New Waters of the US rule creates regulatory uncertainty for farmers

The EPA's ruling amounts to federal overreach, NASDA said
calendar icon 4 January 2023
clock icon 2 minute read

The National Association of State Departments of Agriculture (NASDA) issued a statement regarding the US Environmental Protection Agency’s and US Department of the Army’s announcement of a final rule on Waters of the United States.

“The EPA’s latest rule on defining “waters of the United States” is a statement of federal overreach that ignores states’ authority to regulate intrastate water quality and the Clean Water Act’s statutory mandate for cooperative federalism. In turn, although we recognize EPA’s attempt at clarifying through a roster of exemptions, its rule ignores the voices of nearly all in American agriculture who have long been seeking clarity on this issue, especially regarding the debate over what is and is not a navigable water,” NASDA CEO Ted McKinney said.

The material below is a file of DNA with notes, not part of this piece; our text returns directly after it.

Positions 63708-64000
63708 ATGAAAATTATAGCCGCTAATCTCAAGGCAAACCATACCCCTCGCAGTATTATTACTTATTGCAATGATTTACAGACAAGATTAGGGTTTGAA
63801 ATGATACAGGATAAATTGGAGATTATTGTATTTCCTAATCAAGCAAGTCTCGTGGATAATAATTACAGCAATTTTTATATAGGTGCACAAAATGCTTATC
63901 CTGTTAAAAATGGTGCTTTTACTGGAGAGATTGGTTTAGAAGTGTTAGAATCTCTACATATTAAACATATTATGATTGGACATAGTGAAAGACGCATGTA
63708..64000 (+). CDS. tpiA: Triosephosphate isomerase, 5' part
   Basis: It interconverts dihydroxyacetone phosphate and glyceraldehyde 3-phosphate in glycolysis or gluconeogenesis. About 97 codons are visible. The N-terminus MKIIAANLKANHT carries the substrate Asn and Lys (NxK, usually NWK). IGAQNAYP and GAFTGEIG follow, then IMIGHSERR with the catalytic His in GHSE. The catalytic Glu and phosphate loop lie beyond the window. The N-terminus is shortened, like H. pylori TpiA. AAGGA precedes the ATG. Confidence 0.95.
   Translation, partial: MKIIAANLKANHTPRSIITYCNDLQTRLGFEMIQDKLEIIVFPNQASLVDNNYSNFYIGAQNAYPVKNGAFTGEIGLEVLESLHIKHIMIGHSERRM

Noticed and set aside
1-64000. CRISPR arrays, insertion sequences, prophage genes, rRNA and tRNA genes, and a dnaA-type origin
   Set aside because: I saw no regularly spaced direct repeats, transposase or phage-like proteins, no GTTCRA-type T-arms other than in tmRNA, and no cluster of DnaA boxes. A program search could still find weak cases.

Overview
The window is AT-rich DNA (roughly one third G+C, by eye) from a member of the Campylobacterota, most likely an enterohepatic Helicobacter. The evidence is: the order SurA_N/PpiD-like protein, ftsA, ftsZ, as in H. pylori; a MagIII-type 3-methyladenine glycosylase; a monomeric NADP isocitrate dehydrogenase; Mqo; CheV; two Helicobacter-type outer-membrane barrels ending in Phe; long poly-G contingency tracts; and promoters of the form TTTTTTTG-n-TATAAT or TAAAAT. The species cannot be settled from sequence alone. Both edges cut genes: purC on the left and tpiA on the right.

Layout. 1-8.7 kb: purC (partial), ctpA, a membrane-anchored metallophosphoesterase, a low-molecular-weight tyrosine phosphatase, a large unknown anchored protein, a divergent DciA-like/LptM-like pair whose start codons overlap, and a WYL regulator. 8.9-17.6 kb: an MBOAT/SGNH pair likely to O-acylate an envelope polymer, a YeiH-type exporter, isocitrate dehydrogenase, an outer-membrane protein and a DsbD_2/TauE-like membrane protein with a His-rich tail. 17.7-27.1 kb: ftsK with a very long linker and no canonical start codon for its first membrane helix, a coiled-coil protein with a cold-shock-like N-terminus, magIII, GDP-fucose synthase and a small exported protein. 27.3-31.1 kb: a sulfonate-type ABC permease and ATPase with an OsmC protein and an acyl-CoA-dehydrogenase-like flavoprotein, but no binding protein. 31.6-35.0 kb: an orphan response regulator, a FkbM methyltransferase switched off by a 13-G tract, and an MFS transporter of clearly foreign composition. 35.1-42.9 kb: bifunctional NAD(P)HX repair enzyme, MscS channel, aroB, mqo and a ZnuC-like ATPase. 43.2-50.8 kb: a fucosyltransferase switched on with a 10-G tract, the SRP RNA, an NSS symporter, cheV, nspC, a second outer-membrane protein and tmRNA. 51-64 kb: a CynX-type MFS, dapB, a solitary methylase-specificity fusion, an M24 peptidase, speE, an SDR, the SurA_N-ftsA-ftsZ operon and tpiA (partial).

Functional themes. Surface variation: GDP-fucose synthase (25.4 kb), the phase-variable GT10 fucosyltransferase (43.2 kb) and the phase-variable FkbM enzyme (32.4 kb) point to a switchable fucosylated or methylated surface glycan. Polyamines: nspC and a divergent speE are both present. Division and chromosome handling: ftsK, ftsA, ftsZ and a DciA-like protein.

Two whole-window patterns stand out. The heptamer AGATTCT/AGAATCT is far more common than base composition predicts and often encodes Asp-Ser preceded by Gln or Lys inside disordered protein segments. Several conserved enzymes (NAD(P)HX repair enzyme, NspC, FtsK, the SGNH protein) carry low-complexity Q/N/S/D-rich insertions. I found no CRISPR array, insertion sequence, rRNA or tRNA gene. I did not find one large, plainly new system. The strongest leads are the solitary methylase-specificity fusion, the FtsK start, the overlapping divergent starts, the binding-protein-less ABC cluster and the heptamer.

“Farmers are committed to being responsible stewards of the land and water that they use to grow food, and the effectiveness of WOTUS should be taken with the same seriousness,” McKinney said.

As NASDA previously stated in multiple sets of comments and input throughout this regulatory process, the Clean Water Act establishes limits on federal jurisdiction and the role of the federal government to regulate interstate commerce, thus recognizing the role of states in regulating non-navigable waters.

Further, the release of this ruling ahead of the US Supreme Court ruling on Sackett v. EPA wastes tremendous federal, state and private sector resources as the decision of SCOTUS will invariably shift water regulations across the United States yet again significantly. This is in stark contrast to the comments previously made by Administrator Regan to the US House Appropriations Subcommittee on Interior and the Environment that the EPA’s rule would “be in a position to respond and adjust to the Supreme Court ruling.”

© 2000 - 2024 - Global Ag Media. All Rights Reserved | No part of this site may be reproduced without permission.